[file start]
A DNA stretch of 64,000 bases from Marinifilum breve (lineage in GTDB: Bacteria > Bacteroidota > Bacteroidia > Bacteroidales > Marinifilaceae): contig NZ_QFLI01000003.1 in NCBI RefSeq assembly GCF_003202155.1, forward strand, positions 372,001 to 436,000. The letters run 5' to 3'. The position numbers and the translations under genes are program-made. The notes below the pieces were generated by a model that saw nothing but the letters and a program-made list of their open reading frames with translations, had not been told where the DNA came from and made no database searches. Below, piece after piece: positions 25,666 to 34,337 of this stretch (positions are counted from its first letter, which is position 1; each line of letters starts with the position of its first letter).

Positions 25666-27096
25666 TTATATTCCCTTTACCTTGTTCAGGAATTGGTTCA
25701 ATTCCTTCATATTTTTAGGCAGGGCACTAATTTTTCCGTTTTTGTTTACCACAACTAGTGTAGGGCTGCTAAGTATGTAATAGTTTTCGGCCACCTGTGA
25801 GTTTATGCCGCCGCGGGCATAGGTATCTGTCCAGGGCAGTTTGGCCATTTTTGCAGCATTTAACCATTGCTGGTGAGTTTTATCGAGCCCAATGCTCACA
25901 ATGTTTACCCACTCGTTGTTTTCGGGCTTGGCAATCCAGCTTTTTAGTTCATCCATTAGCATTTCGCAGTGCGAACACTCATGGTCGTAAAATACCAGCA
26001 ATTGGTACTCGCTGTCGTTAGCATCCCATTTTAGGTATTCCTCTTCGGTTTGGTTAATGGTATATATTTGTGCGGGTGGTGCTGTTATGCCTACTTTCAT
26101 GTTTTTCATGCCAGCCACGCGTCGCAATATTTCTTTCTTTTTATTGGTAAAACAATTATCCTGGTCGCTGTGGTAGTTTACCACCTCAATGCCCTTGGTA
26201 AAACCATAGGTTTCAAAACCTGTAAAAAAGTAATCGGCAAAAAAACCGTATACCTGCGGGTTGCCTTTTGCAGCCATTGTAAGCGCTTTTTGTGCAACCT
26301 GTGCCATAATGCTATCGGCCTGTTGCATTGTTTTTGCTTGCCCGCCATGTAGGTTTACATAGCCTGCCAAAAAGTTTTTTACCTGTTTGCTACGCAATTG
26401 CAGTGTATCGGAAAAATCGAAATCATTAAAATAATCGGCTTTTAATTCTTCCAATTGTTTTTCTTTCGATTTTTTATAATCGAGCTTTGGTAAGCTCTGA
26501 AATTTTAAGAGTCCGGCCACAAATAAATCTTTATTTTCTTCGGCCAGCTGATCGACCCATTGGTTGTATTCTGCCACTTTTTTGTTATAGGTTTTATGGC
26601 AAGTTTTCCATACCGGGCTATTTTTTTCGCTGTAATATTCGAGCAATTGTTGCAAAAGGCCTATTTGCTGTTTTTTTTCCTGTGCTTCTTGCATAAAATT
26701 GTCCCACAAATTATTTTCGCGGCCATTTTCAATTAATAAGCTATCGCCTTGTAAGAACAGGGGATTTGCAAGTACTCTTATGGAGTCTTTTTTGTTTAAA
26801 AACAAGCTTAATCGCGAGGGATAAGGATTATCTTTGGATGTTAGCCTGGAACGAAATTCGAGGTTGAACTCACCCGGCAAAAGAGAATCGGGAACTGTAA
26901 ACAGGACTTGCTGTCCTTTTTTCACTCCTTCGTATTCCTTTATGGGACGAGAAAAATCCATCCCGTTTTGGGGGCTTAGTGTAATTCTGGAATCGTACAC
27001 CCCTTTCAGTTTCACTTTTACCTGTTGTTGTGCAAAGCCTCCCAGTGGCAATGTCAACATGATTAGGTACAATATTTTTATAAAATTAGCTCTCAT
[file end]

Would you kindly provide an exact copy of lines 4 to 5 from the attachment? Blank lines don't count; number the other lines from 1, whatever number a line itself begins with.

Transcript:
25701 ATTCCTTCATATTTTTAGGCAGGGCACTAATTTTTCCGTTTTTGTTTACCACAACTAGTGTAGGGCTGCTAAGTATGTAATAGTTTTCGGCCACCTGTGA
25801 GTTTATGCCGCCGCGGGCATAGGTATCTGTCCAGGGCAGTTTGGCCATTTTTGCAGCATTTAACCATTGCTGGTGAGTTTTATCGAGCCCAATGCTCACA